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Ingunn Myrtveit, Erik Stensrud, Ulf H. Olsson, "Analyzing Data Sets with Missing Data: An Empirical Evaluation of Imputation Methods and LikelihoodBased Methods," IEEE Transactions on Software Engineering, vol. 27, no. 11, pp. 9991013, November, 2001.  
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@article{ 10.1109/32.965340, author = {Ingunn Myrtveit and Erik Stensrud and Ulf H. Olsson}, title = {Analyzing Data Sets with Missing Data: An Empirical Evaluation of Imputation Methods and LikelihoodBased Methods}, journal ={IEEE Transactions on Software Engineering}, volume = {27}, number = {11}, issn = {00985589}, year = {2001}, pages = {9991013}, doi = {http://doi.ieeecomputersociety.org/10.1109/32.965340}, publisher = {IEEE Computer Society}, address = {Los Alamitos, CA, USA}, }  
RefWorks Procite/RefMan/Endnote  x  
TY  JOUR JO  IEEE Transactions on Software Engineering TI  Analyzing Data Sets with Missing Data: An Empirical Evaluation of Imputation Methods and LikelihoodBased Methods IS  11 SN  00985589 SP999 EP1013 EPD  9991013 A1  Ingunn Myrtveit, A1  Erik Stensrud, A1  Ulf H. Olsson, PY  2001 KW  Software effort prediction KW  cost estimation KW  missing data KW  imputation methods KW  listwise deletion KW  mean imputation KW  similar response pattern imputation KW  full information maximum likelihood KW  loglog regression KW  ERP. VL  27 JA  IEEE Transactions on Software Engineering ER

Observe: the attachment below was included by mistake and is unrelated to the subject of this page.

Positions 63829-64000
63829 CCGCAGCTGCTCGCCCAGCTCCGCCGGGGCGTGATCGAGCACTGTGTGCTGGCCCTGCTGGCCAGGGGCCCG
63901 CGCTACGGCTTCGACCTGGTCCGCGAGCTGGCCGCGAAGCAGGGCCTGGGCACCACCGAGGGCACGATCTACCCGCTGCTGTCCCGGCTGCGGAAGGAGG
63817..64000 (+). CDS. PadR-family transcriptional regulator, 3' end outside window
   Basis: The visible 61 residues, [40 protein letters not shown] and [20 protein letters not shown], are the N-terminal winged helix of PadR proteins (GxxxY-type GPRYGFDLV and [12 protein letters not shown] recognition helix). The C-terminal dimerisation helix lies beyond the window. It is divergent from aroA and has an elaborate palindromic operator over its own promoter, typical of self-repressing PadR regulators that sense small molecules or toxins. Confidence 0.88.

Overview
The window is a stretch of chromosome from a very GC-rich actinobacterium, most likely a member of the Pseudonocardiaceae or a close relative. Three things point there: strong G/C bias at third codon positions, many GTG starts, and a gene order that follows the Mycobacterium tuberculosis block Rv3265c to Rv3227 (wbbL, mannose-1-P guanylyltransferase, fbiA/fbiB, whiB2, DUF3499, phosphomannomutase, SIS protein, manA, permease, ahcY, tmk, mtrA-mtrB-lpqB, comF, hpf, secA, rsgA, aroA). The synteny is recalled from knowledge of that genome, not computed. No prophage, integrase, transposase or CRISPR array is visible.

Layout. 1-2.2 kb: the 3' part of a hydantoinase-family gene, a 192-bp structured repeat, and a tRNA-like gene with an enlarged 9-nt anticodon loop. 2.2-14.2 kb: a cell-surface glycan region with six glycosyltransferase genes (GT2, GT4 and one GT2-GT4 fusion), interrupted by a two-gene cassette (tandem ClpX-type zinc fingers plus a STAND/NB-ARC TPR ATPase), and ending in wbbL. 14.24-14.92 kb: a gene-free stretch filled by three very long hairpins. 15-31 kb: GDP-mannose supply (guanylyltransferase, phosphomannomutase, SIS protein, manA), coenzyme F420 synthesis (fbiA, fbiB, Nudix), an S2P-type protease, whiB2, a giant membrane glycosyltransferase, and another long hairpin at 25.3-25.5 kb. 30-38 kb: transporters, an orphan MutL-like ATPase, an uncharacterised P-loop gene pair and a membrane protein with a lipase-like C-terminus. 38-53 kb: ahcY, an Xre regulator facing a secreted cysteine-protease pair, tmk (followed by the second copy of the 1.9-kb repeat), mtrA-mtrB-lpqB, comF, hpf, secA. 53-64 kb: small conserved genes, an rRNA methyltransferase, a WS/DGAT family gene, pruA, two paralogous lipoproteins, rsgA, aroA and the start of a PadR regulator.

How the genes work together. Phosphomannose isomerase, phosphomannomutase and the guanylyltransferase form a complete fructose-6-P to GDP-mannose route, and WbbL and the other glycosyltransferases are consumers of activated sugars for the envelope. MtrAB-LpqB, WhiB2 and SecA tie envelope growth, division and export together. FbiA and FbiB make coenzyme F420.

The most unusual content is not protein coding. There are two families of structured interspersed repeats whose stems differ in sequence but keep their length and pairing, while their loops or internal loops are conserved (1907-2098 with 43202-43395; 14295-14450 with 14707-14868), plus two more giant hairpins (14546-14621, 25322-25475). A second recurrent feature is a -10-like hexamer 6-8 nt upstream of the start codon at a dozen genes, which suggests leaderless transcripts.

Abstract—Missing data are often encountered in data sets used to construct effort prediction models. Thus far, the common practice has been to ignore observations with missing data. This may result in biased prediction models. In this paper, we evaluate four missing data techniques (MDTs) in the context of software cost modeling: listwise deletion (LD), mean imputation (MI), similar response pattern imputation (SRPI), and full information maximum likelihood (FIML). We apply the MDTs to an ERP data set, and thereafter construct regressionbased prediction models using the resulting data sets. The evaluation suggests that only FIML is appropriate when the data are not missing completely at random (MCAR). Unlike FIML, prediction models constructed on LD, MI and SRPI data sets will be biased unless the data are MCAR. Furthermore, compared to LD, MI and SRPI seem appropriate only if the resulting LD data set is too small to enable the construction of a meaningful regressionbased prediction model.
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